Vellanoweth reported under penalty of perjury she had met her MCLE requirements when she had not. She took the necessary hours to come into compliance after she was contacted by the State Bar regarding an MCLE audit.

In mitigation, she had no prior record of discipline, entered into a pretrial stipulation with the State Bar, has done community service and presented evidence of her good character.

TIMOTHY BROOKS BALCOM [#190496], 52, of Roseville, was suspended from the practice of law for two years and until he provides proof of his rehabilitation. He was also ordered to take the MPRE and comply with rule 9.20 of the California Rules of Court. In addition, he was placed on three years’ probation and faces a three-year suspension if he does not comply with the terms of his disciplinary probation. The order took effect Feb. 2, 2016.

Balcom’s suspension follows his termination from the Alternative Discipline Program because of his failure to comply with its requirements. Balcom had previously stipulated that he failed to comply with the conditions attached to a private reproval, failed to comply with the conditions attached to his disciplinary probation and engaged in the unauthorized practice of law.

He had two prior records of discipline. In 2012, he was privately reproved for a DUI conviction. In 2013, he was suspended for violating the terms of that private reproval.

AMY LYNN BINGHAM [#250122], 40, of Costa Mesa, was suspended from the practice of law for 30 days and ordered to take the MPRE. She was also placed on one year of probation and faces a one-year suspension if she does not comply with the terms of her disciplinary probation. The order took effect Feb. 6, 2016.

Bingham’s discipline stems from a public reprimand she received in Utah for the unauthorized practice of law. In 2009, Bingham moved to Utah with her husband. Soon after, she met a recently admitted attorney and the two agreed to go into a partnership with Bingham serving as a law clerk until she was admitted to practice law there. Despite that agreement, Bingham entered into an attorney-client agreement with a Utah consumer, signed a doctor’s lien as “attorney of record,” and advised a consumer on a divorce matter.

In mitigation, she entered into a prefiling stipulation with the State Bar, has done community service, presented evidence demonstrating her good character and cooperated in disciplinary proceedings.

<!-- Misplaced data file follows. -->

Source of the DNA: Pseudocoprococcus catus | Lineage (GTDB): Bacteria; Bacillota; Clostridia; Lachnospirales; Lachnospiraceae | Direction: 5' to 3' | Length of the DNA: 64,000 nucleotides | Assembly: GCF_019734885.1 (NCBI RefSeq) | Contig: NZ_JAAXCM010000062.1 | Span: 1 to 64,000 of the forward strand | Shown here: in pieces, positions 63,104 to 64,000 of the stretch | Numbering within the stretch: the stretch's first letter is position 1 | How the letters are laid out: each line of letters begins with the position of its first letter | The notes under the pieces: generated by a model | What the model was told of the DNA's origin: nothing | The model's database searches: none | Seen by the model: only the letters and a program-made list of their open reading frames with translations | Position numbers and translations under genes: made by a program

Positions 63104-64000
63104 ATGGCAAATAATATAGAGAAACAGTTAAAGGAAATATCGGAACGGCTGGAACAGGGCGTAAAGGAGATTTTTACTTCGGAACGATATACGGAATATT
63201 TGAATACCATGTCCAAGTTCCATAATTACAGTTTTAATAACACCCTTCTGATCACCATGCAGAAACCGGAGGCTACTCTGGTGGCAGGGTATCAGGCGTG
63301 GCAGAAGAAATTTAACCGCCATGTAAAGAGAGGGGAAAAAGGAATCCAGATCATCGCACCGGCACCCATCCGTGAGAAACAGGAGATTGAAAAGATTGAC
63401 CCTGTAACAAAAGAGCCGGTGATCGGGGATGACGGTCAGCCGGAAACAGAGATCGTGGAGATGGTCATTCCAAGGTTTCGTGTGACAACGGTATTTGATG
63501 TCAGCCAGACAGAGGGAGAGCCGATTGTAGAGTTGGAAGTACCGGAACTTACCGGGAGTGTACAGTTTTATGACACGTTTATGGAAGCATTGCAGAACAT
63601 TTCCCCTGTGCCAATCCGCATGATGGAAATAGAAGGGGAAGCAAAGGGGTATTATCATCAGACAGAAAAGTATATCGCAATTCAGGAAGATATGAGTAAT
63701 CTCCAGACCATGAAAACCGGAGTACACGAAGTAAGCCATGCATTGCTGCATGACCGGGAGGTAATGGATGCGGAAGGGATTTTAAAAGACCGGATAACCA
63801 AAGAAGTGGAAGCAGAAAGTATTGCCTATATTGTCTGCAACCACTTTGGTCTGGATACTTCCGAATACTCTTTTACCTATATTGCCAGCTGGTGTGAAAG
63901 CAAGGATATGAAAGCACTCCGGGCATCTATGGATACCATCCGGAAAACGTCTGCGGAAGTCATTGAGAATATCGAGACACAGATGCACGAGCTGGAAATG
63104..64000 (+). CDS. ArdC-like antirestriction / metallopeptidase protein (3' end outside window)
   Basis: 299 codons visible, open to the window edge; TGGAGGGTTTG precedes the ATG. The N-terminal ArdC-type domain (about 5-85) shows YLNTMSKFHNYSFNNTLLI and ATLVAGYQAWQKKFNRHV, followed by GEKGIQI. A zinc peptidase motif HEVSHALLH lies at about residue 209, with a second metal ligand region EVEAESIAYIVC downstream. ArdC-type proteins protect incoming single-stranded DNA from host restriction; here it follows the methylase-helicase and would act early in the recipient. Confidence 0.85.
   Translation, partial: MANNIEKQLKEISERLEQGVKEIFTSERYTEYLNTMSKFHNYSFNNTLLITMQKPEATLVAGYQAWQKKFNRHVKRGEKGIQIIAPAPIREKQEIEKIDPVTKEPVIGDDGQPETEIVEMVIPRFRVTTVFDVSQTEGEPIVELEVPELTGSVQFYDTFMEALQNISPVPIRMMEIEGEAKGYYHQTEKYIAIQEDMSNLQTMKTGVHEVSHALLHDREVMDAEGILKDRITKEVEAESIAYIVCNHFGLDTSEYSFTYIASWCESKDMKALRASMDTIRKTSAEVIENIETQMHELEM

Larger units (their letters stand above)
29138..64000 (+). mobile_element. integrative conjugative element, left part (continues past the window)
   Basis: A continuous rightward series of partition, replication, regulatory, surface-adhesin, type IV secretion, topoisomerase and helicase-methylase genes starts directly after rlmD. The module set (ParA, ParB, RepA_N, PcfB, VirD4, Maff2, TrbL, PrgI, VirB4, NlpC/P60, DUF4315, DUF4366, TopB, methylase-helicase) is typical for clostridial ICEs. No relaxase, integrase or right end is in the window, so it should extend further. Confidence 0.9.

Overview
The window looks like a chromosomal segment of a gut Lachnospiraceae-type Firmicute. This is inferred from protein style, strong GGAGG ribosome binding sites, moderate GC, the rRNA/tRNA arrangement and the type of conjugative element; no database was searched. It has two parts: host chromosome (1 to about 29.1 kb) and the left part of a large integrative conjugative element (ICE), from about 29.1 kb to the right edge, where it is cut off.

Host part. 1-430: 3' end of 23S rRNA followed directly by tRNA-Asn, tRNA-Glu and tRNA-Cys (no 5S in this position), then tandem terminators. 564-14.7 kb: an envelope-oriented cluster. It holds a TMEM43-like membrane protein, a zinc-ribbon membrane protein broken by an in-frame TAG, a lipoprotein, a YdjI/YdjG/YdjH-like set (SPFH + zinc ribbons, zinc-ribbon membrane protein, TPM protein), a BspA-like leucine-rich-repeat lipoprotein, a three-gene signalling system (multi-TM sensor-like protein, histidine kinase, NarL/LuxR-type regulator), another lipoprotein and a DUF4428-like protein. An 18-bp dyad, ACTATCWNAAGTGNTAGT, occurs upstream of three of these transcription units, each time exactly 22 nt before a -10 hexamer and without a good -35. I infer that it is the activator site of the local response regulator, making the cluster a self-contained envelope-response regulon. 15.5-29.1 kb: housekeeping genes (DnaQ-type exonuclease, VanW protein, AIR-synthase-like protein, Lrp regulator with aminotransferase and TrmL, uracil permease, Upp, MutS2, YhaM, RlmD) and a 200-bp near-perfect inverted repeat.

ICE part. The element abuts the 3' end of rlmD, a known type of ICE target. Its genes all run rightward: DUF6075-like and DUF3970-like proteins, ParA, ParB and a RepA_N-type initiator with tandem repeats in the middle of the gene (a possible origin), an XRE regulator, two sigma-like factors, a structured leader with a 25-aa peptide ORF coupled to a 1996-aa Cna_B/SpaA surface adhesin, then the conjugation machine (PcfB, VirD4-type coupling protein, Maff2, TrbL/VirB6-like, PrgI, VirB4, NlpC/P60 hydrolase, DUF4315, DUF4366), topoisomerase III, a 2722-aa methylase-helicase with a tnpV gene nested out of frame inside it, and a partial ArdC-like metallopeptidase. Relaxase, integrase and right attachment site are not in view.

DAMON ERIC GARDNER [# 226776], 41, of Redwood Valley, was suspended from the practice of law for 90 days and ordered to take the MPRE and comply with rule 9.20 of the California Rules of Court. He was also placed on two years’ probation and faces a two-year suspension if he does not comply with the terms of his disciplinary probation. The order took effect Feb. 6, 2016.

In February 2014, Gardner pleaded guilty to carrying a concealed weapon, a misdemeanor. In 2013, while a deputy district attorney in Mendocino County, Gardner and a female companion attended a prosecutor’s conference in Sacramento. At the time, Gardner had a concealed weapon permit, although it was not valid if he was under the influence of alcohol or drugs.

After drinking heavily, Gardner got into an argument with his companion because she did not want to go to a bar and preferred to go back to their hotel. After she left, he got into a fight with two men. They brought him to the ground and proceeded to kick and punch him, and he shot one of them in the abdomen.

Gardner fled the scene and was arrested later that evening after flagging down a patrol car and turning himself in.

In mitigation, he had no prior record of discipline, entered into a pretrial stipulation with the State Bar, presented evidence of his good character and acknowledged his wrongdoing.

JAMES HSIAOSHENG LI [#176662], 50, of Buena Park, was suspended from the practice of law for six months and ordered to take the MPRE and comply with rule 9.20 of the California Rules of Court. He was also placed on two years’ probation and faces a two-year suspension if he does not comply with the terms of his disciplinary probation. The order took effect Feb. 6, 2016.

A State Bar Court hearing judge found Li culpable of six counts of misconduct in two client matters. Li appealed, saying he had acted in good faith. A three-judge review panel found him culpable of five of the six charges with an additional aggravating factor and upheld the judge’s discipline recommendation.

In one matter, Li charged a client he was representing in a civil suit $12,000, a nonrefundable retainer, plus an additional $30,000 in advanced fees he claimed were refundable “when the guarantee by the attorney is not met.” Li also agreed to handle any appeals free of charge. After an unfavorable ruling, Li reneged on his promise to handle the case for free, saying he’d have to charge the client because she did not cooperate with him in court and that her testimony was “utterly stupid.”

Li did not deposit the $30,000 advance fee in his client trust account until after the client won a case against him for fraud and breach of contract. On March 5, 2011, the day the trial for fraud and breach of contract was to begin, Li filed a personal bankruptcy petition, causing a stay of the trial. In doing so, Li made a false representation to the bankruptcy court, saying he had undergone credit counseling prior to filing when he had not.

Li also collected an illegal fee by entering into five promissory notes with a client charging unfair interest rates.

Li received some mitigating credit for a lack of prior discipline and community service.

THEODORE EDWARD MALPASS [#112914], 63, of Laguna Beach, was suspended from the practice of law for 90 days and ordered to take the MPRE, make restitution and comply with rule 9.20 of the California Rules of Court. He was also placed on three years’ probation and faces a two-year suspension if he does not comply with the terms of his disciplinary probation. The order took effect Feb. 6, 2016.